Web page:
It is day four, and I am manoeuvring a gravel path that in no way qualifies as a road. From the edge of the great eastern plateau of Jordan, I peer into Wadi Araba, a 300 metre canyon of stone and rocky outcroppings. This is no grass-filled valley bisected by a gentle stream. Beyond, the canyon is desert - flat and without the dunes to which I am accustomed. I stop my bike to admire the view.
Thanks to knobbly tires, good balance and being cautious, I manage to stay upright and not careen into the abyss. This ancient, back road of the Hashemite Kingdom of Jordan is a far cry from the smooth and seamless Yas Marina Circuit, where I typically cycle. The Tuesday evening Safe Cycling events at Yas made me feel bold enough to attempt the Dead 2 Red, a 500-km ride from Madaba to Aqaba. It is my first trip to Jordan and I will see it by bicycle.
Early Sunday morning our group of 11 meets in the hotel lobby to connect with our guides from Jordan's Terhaal. Most of us opt to rent a nearly new mountain bike from Terhaal. All experienced cyclists, we are keen to head out on the roads and discover Jordan. The atmosphere as we prep is one of nervous anticipation.
The group is diverse and ranges in age from 17 to 57. There's a family from Nottingham: Ed (a solicitor), his wife Laurie (a university professor) and their daughters, Hannah and Izzi, both students. Paul (also a solicitor) and his wife Sharon join us from Ireland. Our five singles - two women and three men - include myself, Lisa (an accountant from Canada), Phil (semi-retired, from the UK), Duncan (a former UK field hockey superstar) and Iñaki (an IT Manager from Northern Spain). Iñaki is tall, lean and supple - built to bike. Is he in Jordan as a warm-up for the Tour de France?
Overall, the group is convivial and there is a healthy enthusiasm to achieve our personal goals. We are accompanied by a bike guide, Raslan, and an operations coordinator, Atef. They provide routes and logistics, bike repairs, first aid, non-stop enthusiasm, historical and cultural information, plus drinks, snacks and lunch to keep everyone fuelled.
Our starting point is Madaba and I arrive the day before we start biking to explore the "Mosaic City". Some mosaics date back to the sixth century, including those in the Greek Orthodox church of St George. They are interesting and well preserved. However, Madaba has a slightly empty feel for me, despite the attractions that lie within.
I leave Madaba and it is an easy pedal on secondary roads to Mount Nebo, from where I look to the west, to Ramallah and Jerusalem. No rain for the first two weeks of April has left it dry and barren.
Continuing on, I travel past isolated farms to the villages of Main and Libb. Part of my journey today is on the ancient route known as the King's Highway, a nicely paved road with little traffic and gentle, rolling hills with pastoral scenery. I arrive in late afternoon at our destination of Mukawir, safe and sound and happy to get off the bike to relax.
Relax? No, not exactly. Our guides include plenty of additional, non-biking activities including a meal with a local family. We set out on foot to visit Mukawir Castle (built in 90BC and famous as the home of King Herod and prison of John the Baptist). This requires a 700-metre climb (with tired legs) to the ruins on top. Once there, the group sits together, has some tea and takes in the sun setting over the Dead Sea. In the twilight, everything is still. I close my eyes and listen carefully to capture sounds coming from Jordan's time-worn hills.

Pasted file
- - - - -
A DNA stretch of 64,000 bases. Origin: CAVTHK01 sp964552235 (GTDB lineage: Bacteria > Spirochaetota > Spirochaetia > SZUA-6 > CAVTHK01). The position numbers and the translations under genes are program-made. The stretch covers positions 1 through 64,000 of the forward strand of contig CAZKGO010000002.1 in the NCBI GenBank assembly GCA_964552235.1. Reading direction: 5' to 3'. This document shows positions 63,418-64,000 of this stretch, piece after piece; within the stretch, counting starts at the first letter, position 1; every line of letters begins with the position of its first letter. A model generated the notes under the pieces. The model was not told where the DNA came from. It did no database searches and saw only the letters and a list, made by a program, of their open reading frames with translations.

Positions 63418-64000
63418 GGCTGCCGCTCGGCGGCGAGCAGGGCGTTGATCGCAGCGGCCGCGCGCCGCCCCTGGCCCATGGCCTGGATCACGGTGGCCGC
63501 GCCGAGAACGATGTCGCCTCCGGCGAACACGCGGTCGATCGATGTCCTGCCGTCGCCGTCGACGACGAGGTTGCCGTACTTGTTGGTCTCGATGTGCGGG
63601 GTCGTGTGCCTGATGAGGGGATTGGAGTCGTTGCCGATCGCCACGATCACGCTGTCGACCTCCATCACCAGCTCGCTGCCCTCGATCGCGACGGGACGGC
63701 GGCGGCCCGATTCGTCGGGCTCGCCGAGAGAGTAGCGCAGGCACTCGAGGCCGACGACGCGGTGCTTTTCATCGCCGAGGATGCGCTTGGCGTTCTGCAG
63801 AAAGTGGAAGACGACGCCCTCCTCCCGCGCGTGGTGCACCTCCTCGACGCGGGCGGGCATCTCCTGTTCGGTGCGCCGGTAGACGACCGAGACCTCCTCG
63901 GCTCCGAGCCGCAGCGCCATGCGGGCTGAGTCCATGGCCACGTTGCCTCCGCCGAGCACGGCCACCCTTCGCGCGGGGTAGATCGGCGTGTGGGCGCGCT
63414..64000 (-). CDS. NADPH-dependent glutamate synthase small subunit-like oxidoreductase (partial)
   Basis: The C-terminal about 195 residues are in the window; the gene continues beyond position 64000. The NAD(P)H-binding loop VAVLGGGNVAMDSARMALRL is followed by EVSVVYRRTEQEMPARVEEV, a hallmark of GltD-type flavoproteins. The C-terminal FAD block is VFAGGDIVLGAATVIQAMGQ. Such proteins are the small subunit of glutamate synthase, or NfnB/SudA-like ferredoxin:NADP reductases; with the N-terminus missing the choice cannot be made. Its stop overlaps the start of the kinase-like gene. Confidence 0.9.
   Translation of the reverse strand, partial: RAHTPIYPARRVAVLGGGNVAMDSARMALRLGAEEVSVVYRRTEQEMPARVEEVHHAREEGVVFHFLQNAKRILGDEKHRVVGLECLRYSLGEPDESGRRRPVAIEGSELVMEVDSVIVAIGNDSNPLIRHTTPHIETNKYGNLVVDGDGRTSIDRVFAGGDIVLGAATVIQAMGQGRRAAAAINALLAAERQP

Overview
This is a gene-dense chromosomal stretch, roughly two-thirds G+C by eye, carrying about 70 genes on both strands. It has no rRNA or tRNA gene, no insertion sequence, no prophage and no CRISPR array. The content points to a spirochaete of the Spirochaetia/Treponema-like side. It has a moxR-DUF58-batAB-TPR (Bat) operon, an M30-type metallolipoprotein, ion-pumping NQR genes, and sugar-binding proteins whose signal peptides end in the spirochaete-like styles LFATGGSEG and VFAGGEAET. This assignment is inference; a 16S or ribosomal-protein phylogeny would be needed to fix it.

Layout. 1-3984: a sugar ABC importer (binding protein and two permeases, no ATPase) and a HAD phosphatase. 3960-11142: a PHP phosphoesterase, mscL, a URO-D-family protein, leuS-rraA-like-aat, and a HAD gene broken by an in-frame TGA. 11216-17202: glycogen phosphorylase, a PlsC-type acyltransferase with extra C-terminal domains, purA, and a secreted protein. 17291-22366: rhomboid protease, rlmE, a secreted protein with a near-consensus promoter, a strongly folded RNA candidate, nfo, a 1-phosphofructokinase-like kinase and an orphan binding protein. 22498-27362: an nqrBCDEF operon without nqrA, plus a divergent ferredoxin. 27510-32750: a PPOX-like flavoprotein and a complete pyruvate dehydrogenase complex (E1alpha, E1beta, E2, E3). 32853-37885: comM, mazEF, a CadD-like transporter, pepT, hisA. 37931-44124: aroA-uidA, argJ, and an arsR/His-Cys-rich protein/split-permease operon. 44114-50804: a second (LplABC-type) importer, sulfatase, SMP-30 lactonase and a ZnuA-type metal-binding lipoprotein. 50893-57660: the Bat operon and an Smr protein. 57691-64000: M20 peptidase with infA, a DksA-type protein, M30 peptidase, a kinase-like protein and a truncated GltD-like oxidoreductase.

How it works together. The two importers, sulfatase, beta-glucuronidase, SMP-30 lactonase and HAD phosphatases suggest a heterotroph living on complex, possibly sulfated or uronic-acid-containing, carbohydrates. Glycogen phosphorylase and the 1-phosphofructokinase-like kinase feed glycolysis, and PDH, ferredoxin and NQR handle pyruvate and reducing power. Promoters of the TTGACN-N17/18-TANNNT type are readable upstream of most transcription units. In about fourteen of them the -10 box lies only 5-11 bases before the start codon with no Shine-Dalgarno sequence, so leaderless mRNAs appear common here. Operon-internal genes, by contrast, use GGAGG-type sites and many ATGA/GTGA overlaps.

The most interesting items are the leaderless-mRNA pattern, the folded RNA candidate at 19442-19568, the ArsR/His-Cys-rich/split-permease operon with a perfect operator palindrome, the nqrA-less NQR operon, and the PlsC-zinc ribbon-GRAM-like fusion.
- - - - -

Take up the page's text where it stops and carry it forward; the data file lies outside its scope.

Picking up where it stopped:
"Sahtain wa 'afiya - to your health," announces Noufan, our host, as he sets out a meal for our group, which resembles a hungry wolf pack. From inside his home, out come numerous platters including mansaf, the national dish of Jordan, and a special aubergine, potato and onion feast for the vegetarians. Mansaf is made with seasoned meat cooked in a sauce made of fermented, dried yogurt known as jameed. There is much fanfare when the mansaf is served on the platter of rice. Lisa, the foodie in the group, explains: "Meals here are a celebration, combining heartfelt generosity and a communal atmosphere." We compliment this Jordanian hospitality: no guest leaves Noufan's home without being completely full.
Day two begins in Mukawir and from the hills, 250 metres above sea level, it is a steep descent on semi-slick roads to the banks of the Dead Sea, at 125 meters below sea level. Arriving at the Mujib Nature Reserve, I gingerly step over the shoreline of dried salt and enjoy my refreshing float in the Dead Sea, taking in the panorama: mountains on one side and the West Bank on the other.
En route south, I am passed by numerous tour buses heading to popular sites in Jordan. The passengers look comfortable, but I want a different kind of experience, where I am closer to the sights, sounds and smells. As I arrive in Al Mazra'ah, school is over for the day and children run towards my bike. They are visibly surprised to discover a middle-aged woman but rebound and embrace an opportunity to test their English with a tentative, "Hello. What is your name?" I reply and ask the same in broken Arabic. The children and I leave this brief encounter with smiles all around. I smile because I am not on that tour bus.
I leave the main road and contemplate my next leg: a 25 kilometre winding climb to our finish point, Karak. We stop for a snack and I consider my options: attempt the hill or immediately accept a ride in the support vehicle. I call it a day and undertake the steep climb to Karak by motor vehicle. I am comfortable with my decision - I know my capabilities. My lesson this day is that distance is less important than ascent, which on this trip averages 1,000 metres to climb per day. Without hills of any significance in Abu Dhabi on which to practise, I am ill prepared to cycle up to Karak.
I am not the only one to grab a lift up this killer hill. Out of our group of 11, only Duncan, Iñaki and Raslan arrive by bicycle.
Karak has a busy feel, unlike Madaba. There are many visitors, and numerous (simple) hotels and restaurants, souvenir shops and coaches. We hurry to visit the castle before it closes and for the first time I feel more tourist than cyclist. Built in 1142, Karak castle was one in the series of crusader fortresses running from Aqaba to Jerusalem. A museum within the castle grounds provides exhibits and information that help me to visualise life behind the walls, including the maze of endless hallways and tunnels created to protect the inhabitants 800 years before.